With a sustainable focus, owner and winemaker Kristin Shute makes chardonnay, merlot, tempranillo, nebbiolo, cabernet sauvignon, and blends. Lechuza offers tastings at their tasting room, and reservations are recommended. I was impressed by our hostess’ ability to knowingly talk about the wine-making process.
Camillo Magoni is an icon in the region. Born and raised in Italy, Camillo studied enology in Italy before moving to Mexico in 1965 to work at L.A. Cetto, where he worked for 49 years. In 2021, at the age of 70, he created his own brand Casa Magoni. Camillo works with traditional varieties but also cultivates more than 70 different grapes varietals from around the world in an experimental vineyard. A visit to Casa Magoni is a popular destination, so a reservation is required. They have outdoor seating and live music on weekends.
Vino Pijoan is a family business that was started in 2002. Owner and winemaker Pau Pijoan, who is of Spanish heritage, was a veterinarian before becoming a winemaker. This explains all the happy rescue dogs that will greet you at the property. At Vinos Pijoan, their slogan is that they are “honest.” They make wines that express the terroir and do not use any chemicals in the vineyard. A visit to Vinos Pijoan does not require a reservation. They have a small indoor tasting room and a covered patio, where you can taste their wines that range from traditional to pet-nats and carbonic maceration.
Adobe Guadalupe is an elegant six-bedroom hacienda owned by Tru Miller, a Dutch woman who originally built the house for friends to visit. In addition to the guestrooms, they produce wine and breed and ride champion Azteca horses. A visit to Adobe Guadalupe does not require a reservation. But bring your appetite because the Adobe Truck serves tapas that can be enjoyed while tasting the wines.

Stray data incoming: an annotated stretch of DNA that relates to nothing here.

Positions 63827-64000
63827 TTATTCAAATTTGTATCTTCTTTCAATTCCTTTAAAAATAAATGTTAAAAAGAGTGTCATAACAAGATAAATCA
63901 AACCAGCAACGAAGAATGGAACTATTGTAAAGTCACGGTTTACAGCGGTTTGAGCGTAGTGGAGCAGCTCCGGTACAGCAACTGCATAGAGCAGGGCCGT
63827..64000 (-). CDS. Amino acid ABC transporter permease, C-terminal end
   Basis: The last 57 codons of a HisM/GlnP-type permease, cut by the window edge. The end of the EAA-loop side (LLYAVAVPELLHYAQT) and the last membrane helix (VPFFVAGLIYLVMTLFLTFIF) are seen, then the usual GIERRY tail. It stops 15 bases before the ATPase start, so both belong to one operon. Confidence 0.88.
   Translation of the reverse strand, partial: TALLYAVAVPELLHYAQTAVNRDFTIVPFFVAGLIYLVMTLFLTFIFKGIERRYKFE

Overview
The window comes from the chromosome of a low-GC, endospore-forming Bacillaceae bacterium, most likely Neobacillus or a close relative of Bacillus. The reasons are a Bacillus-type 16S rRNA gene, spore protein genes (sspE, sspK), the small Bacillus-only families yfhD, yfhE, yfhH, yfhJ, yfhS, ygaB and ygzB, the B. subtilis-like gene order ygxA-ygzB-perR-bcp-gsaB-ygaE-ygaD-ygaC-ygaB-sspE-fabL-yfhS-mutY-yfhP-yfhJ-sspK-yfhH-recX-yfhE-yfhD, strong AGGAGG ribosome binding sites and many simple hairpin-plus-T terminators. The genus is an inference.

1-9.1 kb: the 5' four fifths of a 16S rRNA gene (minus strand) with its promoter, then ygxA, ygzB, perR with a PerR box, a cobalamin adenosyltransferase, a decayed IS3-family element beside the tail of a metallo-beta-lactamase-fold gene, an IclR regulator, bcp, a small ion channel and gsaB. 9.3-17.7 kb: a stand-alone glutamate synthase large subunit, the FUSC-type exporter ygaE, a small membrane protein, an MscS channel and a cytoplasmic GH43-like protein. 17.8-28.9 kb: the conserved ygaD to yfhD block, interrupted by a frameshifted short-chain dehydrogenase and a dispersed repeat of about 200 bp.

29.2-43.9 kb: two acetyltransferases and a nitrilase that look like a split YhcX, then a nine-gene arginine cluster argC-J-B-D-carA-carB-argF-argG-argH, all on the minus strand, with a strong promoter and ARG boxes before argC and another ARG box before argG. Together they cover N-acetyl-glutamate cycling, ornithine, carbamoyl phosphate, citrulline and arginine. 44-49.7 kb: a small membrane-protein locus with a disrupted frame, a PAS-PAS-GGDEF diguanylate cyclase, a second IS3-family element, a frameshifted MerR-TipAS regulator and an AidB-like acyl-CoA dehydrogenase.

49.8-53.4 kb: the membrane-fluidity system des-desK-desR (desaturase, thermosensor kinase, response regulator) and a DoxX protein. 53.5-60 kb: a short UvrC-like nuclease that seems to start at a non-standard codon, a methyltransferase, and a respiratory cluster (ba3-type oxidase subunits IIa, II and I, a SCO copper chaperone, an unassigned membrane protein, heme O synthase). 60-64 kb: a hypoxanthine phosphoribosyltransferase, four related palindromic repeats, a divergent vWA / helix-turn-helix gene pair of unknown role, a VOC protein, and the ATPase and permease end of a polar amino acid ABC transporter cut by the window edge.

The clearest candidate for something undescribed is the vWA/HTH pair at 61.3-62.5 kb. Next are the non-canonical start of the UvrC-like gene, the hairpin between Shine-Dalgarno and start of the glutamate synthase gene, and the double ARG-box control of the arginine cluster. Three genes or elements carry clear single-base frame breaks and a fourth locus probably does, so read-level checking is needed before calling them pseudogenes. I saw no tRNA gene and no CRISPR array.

There are many more wineries to visit in Valle de Guadalupe. Some are larger and better known, such as Monte Xanic, Baja California’s most award-winning winery. Monte Xanic has a large, modern winery with amazing views, but you must have a reservation to get in here. And there are also small wineries to seek out. After enjoying different bottles of Henri Lurton wines at dinners, they are a winery I plan to seek out for a visit next time.
A great place to try a large selection of wines from Valle de Guadalupe is Bloodlust Wine Bar, the first and only wine bar in Valle. Bloodlust Wine Bar is surrealist and looks like a head of garlic, although it is supposed to be a wine drop in the middle of the desert. There is indoor and outdoor seating, and Bloodlust Wine Bar offers more than 60 labels of wine from Baja and cocktails. They also have a kitchen serving traditional Baja food using local produce from local farmers.
Where to Eat
The food in Valle de Guadalupe is so good you can spend the whole time eating. From home-cooked breakfasts to award-winning chefs serving fresh seafood and produce, I do not think it is possible to have a bad meal.
Javier Plascencia is one of the most respected chefs in Baja. He owns Finca Altozano, and this is where he roasts, smokes, and grills on the outdoor veranda grill. Next door to Finca Altozano is Javier Plascencia’s Animalon, named one of Latin America’s 50 Best Restaurants in 2022. In the spring and summer, the restaurant is located under a 200+-year-old oak tree, and in the winter season, they offer the Animalon Test Kitchen. Animalon offers a tasting menu, but a la carte is also an option.